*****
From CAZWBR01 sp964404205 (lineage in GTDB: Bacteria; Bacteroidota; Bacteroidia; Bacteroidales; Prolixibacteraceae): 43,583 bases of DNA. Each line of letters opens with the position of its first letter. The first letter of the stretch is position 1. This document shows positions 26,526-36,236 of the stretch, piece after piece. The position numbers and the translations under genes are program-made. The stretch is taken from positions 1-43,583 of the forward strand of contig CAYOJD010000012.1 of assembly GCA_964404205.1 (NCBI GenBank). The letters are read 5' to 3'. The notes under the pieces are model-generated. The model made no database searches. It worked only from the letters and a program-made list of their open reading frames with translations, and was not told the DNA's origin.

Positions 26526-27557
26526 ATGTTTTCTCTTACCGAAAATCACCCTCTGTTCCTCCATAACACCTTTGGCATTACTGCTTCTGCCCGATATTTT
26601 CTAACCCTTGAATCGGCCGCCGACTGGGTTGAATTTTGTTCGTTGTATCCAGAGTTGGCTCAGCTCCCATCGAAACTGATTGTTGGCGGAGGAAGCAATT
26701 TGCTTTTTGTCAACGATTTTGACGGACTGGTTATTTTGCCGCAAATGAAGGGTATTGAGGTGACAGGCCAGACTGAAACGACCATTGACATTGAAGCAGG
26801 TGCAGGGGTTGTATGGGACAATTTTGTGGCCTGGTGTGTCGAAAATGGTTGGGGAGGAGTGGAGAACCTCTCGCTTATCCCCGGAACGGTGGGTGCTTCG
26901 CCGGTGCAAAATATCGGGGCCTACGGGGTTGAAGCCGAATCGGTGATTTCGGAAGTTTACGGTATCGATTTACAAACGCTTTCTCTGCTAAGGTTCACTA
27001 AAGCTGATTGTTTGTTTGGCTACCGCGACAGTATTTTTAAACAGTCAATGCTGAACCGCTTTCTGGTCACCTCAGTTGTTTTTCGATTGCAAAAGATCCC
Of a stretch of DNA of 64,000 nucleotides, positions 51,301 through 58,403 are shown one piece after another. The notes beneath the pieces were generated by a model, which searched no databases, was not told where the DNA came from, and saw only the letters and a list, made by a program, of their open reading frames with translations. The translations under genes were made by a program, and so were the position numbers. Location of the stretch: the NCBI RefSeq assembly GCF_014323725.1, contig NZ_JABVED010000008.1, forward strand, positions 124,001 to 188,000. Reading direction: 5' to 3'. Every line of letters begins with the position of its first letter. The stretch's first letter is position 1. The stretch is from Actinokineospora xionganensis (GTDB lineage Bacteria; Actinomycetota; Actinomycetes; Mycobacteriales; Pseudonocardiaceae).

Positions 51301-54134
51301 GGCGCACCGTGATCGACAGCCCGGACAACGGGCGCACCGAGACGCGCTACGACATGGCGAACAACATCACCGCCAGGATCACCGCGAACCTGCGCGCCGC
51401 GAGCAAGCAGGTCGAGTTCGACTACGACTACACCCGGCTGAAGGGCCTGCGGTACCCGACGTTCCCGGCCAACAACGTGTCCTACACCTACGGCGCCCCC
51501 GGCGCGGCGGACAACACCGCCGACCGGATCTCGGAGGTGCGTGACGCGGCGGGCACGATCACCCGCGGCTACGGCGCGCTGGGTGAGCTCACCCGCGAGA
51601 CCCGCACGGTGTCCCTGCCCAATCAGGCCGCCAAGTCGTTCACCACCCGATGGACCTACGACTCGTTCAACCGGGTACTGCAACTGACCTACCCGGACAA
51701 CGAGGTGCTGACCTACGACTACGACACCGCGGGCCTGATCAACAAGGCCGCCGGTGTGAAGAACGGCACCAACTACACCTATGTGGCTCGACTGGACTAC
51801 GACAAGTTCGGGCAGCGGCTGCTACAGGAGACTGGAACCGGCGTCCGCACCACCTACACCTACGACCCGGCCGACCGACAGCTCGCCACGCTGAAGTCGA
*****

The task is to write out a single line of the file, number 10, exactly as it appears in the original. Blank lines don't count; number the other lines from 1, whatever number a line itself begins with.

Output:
Positions 51301-54134